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December 21, 2017
All I want is a cup of coffee. Hot, dark coffee to start the day. But the baby is crying, the toddler is whining and, even though I’m doing my best, I still I can’t seem to make anyone happy in this moment.
This morning, I went to change the little one’s diaper and the poop came spewing at me, faster than I could react. It shot into my hair, it got all over the sheets of my bed, it somehow ended up on all the clean diapers I had placed next to her. It was everywhere. Like a bomb of mustard popcorn had exploded. It was disgusting. At least it smelled like popcorn, but it was still disgusting.
Now we’re in the kitchen and I must have turned the stove up too high because those eggs cooked way too fast and they are looking a little charred. “Yuck. Those eggs are not fresh,” says my big girl. “I would like peanut butter and jelly, not THAT.” Tears, a whole three-year-old body flailed to the ground out of protest. The plate almost crashes before I can lunge for it.
I take a mental step back. Out. Away. What do I actually have to accomplish right now? Breakfast for a three-year–old. Yes. Breastmilk for a four-month-old. Yes. Coffee for myself. Yes. Beyond that, the world is our oyster today. I get myself out of my own bubble, I look in on myself, half-dressed with baby vomit on my sweatshirt, hair kinked and messy, a house strewn with toys (that I swear I just picked up last night – how on earth did they get all over the house again so soon?) and I have to laugh. It’s either that or cry at my desperation for caffeine in a moment like this.
Deep breath in. Here we are. Let the edges of my vision get fuzzy where dust bunnies and piled laundry and a few stacked dishes lay waiting. I’ll get to them. Exhale out. The worry of bills and work and sleep-deprivation. Deep sigh. No one really needs me on social media right now. Set my phone aside. Turn on music. Focus on where I am right now.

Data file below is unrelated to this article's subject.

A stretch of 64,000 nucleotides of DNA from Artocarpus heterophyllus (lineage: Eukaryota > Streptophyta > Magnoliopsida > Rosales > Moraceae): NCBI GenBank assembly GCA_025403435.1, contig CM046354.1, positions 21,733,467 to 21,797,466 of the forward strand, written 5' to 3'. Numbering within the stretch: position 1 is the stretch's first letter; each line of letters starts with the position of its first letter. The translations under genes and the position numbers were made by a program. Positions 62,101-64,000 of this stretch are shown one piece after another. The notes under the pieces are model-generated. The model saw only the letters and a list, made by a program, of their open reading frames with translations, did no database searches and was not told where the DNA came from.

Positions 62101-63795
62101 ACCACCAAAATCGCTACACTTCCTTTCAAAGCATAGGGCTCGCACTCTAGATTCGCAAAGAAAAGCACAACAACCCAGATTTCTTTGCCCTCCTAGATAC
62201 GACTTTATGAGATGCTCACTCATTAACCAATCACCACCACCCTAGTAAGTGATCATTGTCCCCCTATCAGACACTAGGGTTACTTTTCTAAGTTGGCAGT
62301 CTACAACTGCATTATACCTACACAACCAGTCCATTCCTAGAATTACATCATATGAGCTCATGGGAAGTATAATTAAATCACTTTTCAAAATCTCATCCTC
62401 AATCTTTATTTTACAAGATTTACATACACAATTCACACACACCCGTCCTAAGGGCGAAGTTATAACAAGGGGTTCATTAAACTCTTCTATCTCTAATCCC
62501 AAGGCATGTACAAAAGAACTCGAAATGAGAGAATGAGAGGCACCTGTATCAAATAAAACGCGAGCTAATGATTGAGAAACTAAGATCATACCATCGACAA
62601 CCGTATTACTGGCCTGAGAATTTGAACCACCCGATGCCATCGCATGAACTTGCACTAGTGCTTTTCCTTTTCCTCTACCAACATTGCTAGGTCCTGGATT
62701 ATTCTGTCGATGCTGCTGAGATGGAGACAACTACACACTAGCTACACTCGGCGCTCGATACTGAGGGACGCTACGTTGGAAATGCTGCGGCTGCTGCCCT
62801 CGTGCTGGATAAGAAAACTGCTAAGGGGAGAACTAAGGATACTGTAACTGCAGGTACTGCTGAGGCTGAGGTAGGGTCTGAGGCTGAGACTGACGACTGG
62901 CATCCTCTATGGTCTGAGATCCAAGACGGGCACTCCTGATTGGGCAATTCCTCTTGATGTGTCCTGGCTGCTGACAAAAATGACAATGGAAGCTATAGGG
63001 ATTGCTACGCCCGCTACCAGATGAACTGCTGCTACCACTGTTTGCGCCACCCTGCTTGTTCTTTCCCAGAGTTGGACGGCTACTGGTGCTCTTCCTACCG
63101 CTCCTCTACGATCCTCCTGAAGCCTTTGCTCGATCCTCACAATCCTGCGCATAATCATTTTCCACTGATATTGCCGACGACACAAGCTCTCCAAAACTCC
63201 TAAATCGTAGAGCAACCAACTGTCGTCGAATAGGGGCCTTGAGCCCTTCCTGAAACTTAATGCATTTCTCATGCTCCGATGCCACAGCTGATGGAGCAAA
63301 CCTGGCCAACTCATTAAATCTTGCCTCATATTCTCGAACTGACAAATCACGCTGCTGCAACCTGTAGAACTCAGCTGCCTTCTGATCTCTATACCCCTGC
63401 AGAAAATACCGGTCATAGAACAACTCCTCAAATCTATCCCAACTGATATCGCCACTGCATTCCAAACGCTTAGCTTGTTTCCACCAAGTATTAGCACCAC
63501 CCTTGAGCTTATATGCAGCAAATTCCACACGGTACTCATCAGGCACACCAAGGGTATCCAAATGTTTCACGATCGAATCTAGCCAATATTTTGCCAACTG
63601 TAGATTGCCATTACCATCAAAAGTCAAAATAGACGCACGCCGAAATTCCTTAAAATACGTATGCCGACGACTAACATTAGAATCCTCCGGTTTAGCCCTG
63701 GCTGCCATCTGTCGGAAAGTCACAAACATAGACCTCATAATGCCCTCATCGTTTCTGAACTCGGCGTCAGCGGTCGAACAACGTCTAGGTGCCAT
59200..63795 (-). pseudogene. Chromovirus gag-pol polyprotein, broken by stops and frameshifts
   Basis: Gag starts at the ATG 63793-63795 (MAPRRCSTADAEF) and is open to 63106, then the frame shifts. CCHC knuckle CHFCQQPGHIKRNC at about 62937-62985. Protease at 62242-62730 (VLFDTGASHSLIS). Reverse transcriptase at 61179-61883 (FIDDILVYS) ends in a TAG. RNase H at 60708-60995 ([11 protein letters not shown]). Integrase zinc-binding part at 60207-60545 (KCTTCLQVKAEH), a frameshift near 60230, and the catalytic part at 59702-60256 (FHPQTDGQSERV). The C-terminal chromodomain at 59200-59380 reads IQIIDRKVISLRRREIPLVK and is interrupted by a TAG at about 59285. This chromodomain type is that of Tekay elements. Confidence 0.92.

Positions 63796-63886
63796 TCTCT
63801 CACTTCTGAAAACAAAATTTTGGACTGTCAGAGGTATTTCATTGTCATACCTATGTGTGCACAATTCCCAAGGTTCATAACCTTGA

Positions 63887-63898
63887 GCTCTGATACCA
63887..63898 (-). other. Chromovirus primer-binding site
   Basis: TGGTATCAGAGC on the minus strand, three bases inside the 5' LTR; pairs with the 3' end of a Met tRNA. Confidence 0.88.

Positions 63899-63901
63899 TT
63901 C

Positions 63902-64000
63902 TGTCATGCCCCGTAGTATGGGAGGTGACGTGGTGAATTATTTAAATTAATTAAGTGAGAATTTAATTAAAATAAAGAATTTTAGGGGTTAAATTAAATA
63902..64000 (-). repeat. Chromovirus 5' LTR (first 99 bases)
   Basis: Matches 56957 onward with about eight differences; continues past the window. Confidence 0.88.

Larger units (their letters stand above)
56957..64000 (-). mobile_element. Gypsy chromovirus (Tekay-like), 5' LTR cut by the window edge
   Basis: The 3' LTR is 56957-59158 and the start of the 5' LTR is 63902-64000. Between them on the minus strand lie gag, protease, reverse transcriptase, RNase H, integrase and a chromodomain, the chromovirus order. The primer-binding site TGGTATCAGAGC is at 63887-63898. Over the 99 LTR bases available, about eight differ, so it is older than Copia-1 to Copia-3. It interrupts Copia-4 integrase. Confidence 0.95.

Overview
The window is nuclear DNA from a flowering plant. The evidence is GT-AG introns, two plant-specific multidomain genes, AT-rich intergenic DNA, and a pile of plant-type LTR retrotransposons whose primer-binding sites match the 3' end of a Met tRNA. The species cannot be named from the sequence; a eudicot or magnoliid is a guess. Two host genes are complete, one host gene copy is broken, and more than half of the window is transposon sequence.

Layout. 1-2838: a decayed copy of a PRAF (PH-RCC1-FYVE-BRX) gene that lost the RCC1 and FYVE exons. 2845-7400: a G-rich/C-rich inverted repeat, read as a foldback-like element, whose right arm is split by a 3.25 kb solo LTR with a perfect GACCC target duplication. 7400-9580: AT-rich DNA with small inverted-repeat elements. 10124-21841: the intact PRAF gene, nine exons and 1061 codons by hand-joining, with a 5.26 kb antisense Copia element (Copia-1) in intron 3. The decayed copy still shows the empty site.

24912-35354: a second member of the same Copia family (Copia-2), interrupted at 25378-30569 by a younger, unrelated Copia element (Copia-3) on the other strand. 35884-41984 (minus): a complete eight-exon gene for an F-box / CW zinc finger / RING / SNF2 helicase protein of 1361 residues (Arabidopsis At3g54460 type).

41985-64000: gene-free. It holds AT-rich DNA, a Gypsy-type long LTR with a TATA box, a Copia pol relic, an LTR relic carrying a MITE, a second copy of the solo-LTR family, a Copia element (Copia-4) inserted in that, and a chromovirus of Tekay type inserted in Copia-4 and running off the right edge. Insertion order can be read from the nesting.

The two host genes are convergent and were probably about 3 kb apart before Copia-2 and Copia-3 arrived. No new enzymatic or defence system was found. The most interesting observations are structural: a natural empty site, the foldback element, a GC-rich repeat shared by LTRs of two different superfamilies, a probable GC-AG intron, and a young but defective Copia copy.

In a year, my baby will be big, my toddler will be bigger, this messy moment will not matter. Not in the way I feel like it does right now. Can I make the choice to just breath, focus on what is right in front of me and not worry about the next day or hour? And to chuckle, at myself, at this brief instant in my life?
Yogis and psychologists call this meditating – I call it, “Out of the Bubble.” It’s just a concrete metaphor for removing yourself emotionally from the situation – even just for a moment – so you can get a little perspective.
Imagine yourself sitting on top of a huge glass bubble and you’re inside it with your child, having your moment. You can see what’s going on but you’re not a part of it, instead you’re an observer. You notice what’s going on before your eyes but it’s going on in front of you, not to you, like you’re watching yourself in a movie. Suddenly, as you breathe and observe, you’re not so caught up in how horrible everything is right then. You have emotional distance and gain some objectivity.
Of course, breathing in and out and while using imagery is not going to solve every problem you ever have as a parent, and you may not be able to even use this strategy every time you have a crazy day. When you can use it, though, you’ll feel yourself relax and develop mindfulness. You’ll build resilience in yourself and your kids as they watch you learn how to cope in stressful situations.
Using breathing and mindfulness is an amazing trip for reducing stress in new parents specifically since those early “dog days” of parenting seem to sometimes be never-ending.
You’ve heard the cliché speeches from those who have already lived it: “It’ll be over before you know it. That time is so precious, don’t wish it away.” Of course, they’re right. But until you make it over that steep, dry mountain of early parenting, over to the lush green (in some ways easier) valley that’s waiting for you, it doesn’t feel brief, or precious or wistful. It feels, literally, like poop and eggs and spit-up all over your hair.
Oh, sweet new (or seasoned) parent standing in the kitchen just trying to get a cup of coffee, just laugh and breath. It’s all you can do.
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